Canon 1: Every cleric, whatever may be his status, condition, order, or dignity, who two months after the publication of the present constitution in the cathedral churches is still a notorious concubinarius, shall be deprived for a period of three months of the revenues of all his benefices, which his superior shall return or apply to the churches from which they were derived. Moreover, the superior, as soon as he becomes aware of the transgression, shall warn every concubinarius to dismiss the concubine infra brevissimum terminum. If the concubinarius fails to do so or, having done so, takes her back or takes another, this hold council commands that he be deprived of all his benefices. But even when he has dismissed her, he shall be unqualified to received ecclesiastical revenues, honors, benefices, or appointments of any kind until he has given his bishop or superior satisfactory proof of amendment. Should he again become a transgressor in this matter, he shall be forever disqualified from receiving honors, benefices, or appointments of any description whatsoever. But, if those whose duty it is to correct such persons neglect to do so, then they themselves are to be punished by their superiors.

... All concubines and suspicious women shall be removed by the prelates from the residence of the clergy, even with the aid of the secular authorities if necessary, and it shall not be tolerated that the children thus born in concubinage live with their fathers. This council decrees, moreover, that the present constitution be published in provincial and diocesan synods and in general and provincial chapters, and that superiors warn their subjects to put away their concubines.


If anyone in truth, either lay or cleric, is convicted of the crime for which God's wrath visits upon the sons of faithlessness, let him be punished by the penalties imposed by the holy canons or by civil law respectively.

1561      (During the reign of Pope Pius IV)

Since recently, not without vexation of Our soul, We have heard that various priests in the Spanish Kingdoms, and also in their States, and in the Dioceses, who have care of souls, or exercise it for others, or are otherwise deputed to hear the confessions of penitents, have burst into such iniquity that they abuse the Sacrament of Penitence in the act of hearing confessions, nor do they fear to do injury to him who established it for Lord God, and Our Savior Jesus Christ: namely, by charming female penitents into dishonorable acts when they hear their confessions, and by provoking them or by trying to provoke them, and by procuring [sex] - and this in the penitents' p1ace for a kind of reconciliation with their Creator - through burdening them with a weightier mass of sins, and delivering them into the hands of the Devil, into offense of the Divine Majesty, and perdition of souls, and an enormous scandal of all the Christian faithful.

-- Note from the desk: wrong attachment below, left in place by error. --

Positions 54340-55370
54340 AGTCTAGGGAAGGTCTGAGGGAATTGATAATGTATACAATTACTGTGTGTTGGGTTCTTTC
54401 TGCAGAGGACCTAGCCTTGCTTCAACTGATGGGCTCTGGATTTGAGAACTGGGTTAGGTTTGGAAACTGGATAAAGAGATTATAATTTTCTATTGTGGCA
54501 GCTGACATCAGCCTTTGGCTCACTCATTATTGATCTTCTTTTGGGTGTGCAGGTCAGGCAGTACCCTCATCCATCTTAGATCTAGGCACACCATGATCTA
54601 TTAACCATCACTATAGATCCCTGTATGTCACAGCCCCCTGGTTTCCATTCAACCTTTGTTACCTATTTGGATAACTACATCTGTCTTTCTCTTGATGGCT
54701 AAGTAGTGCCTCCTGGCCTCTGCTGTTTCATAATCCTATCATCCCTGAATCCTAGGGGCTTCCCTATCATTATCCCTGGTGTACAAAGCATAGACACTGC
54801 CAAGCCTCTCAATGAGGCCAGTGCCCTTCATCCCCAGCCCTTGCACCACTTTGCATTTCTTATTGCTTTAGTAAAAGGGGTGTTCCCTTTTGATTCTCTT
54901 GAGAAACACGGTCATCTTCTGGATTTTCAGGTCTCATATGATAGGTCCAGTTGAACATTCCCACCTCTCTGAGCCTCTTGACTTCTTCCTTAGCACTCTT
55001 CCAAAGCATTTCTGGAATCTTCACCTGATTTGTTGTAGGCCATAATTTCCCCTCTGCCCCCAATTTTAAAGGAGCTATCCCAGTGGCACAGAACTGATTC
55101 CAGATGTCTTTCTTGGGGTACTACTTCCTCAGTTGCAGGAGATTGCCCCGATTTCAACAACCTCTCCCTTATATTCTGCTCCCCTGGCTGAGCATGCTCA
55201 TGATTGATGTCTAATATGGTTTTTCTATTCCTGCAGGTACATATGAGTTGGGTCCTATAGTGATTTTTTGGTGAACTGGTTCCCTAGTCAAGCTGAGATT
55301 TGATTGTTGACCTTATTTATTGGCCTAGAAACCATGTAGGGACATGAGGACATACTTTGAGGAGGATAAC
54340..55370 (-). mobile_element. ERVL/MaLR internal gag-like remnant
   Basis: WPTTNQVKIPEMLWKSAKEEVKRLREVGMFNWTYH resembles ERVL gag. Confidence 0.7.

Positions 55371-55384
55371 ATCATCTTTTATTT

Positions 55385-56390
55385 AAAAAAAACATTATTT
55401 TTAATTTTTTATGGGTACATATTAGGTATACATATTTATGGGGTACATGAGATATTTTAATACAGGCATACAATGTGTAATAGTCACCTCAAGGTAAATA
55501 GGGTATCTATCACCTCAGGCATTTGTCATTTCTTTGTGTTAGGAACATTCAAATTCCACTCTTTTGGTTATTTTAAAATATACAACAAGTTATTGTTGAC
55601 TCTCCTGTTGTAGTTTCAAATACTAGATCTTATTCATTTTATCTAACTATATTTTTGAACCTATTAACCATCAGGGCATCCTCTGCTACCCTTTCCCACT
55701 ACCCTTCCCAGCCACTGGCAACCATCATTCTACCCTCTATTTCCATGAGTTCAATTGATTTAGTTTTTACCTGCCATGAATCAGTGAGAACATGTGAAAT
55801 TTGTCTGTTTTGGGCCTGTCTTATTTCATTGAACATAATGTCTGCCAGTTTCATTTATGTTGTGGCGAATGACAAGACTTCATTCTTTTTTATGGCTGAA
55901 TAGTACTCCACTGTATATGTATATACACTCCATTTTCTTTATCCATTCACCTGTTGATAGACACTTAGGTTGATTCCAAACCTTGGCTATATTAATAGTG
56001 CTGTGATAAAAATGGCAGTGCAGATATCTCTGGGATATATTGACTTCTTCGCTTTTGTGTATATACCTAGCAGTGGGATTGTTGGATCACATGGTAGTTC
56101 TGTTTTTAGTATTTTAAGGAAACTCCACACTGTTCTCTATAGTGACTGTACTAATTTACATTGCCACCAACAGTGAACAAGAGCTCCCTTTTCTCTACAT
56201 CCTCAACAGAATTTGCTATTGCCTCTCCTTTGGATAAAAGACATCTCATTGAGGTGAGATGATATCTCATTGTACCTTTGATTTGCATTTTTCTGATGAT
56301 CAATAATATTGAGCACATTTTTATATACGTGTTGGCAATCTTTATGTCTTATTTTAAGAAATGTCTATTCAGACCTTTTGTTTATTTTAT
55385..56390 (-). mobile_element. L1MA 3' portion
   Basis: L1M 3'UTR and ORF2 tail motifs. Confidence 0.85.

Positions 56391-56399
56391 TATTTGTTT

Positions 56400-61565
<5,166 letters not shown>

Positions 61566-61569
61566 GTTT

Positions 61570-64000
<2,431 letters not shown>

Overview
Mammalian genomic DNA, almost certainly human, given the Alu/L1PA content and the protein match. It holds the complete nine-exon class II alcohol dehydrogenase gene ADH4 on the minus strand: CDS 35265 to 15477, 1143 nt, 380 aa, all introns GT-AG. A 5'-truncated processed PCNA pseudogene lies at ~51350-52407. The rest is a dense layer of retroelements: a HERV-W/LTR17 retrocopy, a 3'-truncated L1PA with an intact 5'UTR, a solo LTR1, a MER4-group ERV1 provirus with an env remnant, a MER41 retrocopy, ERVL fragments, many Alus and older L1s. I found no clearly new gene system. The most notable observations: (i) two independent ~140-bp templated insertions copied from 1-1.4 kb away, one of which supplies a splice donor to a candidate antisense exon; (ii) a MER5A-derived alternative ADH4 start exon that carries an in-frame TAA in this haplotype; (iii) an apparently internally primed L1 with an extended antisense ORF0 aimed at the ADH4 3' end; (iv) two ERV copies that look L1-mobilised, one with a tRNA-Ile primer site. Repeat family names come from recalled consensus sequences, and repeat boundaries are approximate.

(During the reign of Pope Pius V)

If anyone should perpetrate an unspeakable crime against nature, on account of which the wrath of God comes upon his sons, let him be brought before the anxious care of the Curia Secularis for consideration,. and if he be a cleric, let him be degraded from all ranks and subject to fitting punishment.

1568      (During the reign of Pope Pius V)

Clearly it is known to the Lateran Council that it has been established that any Clerics who have been caught working in that wantonness which is against nature, for which God's wrath comes against the sons of faithlessness, must be cast out from the clergy or forced to lead a life of penance in the Monasteries.

... That those demoted by Ecclesiastic judge should be immediately delivered to secular power, and that among them he ought to receive the same punishment as those downgraded into the laity in this pestilence, is found to be established by legitimate sanctions.

1622          (During the reign of Pope Gregory XV)

We order all Confessors that they warn their penitents whom they know to have been solicited by others, as above, concerning the obligation of denouncing those who either solicit [sex] or seduce [penitents] to the Inquisitors or appointed Ordinaries of Place; but if they should omit this duty, or if they should instruct the penitents that Confessors who solicit [sex] or seduce [penitents] are not to be liable for denunciation, then those same Ordinaries and Inquisitors must not neglect to punish them in accordance with their guilt.

1741        Curia   (During the reign of Pope Benedict XIV)

Let us, then -- properly weighing how important it is that things be observed everywhere with exactness for the purpose of the eternal salvation of souls and the importance of caring for an infirm flock, mindful of the dignity of the Holy Church of God that must be maintained -- take care lest any priests nefariously abuse the sacrament of confession and to the penitents proffer a wound instead of healing, a stone instead of bread, a serpent for a fish, poison for medicine.